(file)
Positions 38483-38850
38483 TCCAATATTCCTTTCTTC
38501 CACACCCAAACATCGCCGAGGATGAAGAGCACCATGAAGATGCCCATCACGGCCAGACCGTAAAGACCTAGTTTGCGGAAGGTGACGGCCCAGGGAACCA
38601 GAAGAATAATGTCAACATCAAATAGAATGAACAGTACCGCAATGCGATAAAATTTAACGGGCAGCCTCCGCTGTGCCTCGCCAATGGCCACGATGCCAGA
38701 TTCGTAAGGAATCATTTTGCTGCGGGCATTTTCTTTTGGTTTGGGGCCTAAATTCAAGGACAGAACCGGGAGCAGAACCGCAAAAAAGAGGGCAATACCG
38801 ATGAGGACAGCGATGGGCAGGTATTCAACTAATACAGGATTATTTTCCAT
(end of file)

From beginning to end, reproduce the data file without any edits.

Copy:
Positions 38483-38850
38483 TCCAATATTCCTTTCTTC
38501 CACACCCAAACATCGCCGAGGATGAAGAGCACCATGAAGATGCCCATCACGGCCAGACCGTAAAGACCTAGTTTGCGGAAGGTGACGGCCCAGGGAACCA
38601 GAAGAATAATGTCAACATCAAATAGAATGAACAGTACCGCAATGCGATAAAATTTAACGGGCAGCCTCCGCTGTGCCTCGCCAATGGCCACGATGCCAGA
38701 TTCGTAAGGAATCATTTTGCTGCGGGCATTTTCTTTTGGTTTGGGGCCTAAATTCAAGGACAGAACCGGGAGCAGAACCGCAAAAAAGAGGGCAATACCG
38801 ATGAGGACAGCGATGGGCAGGTATTCAACTAATACAGGATTATTTTCCAT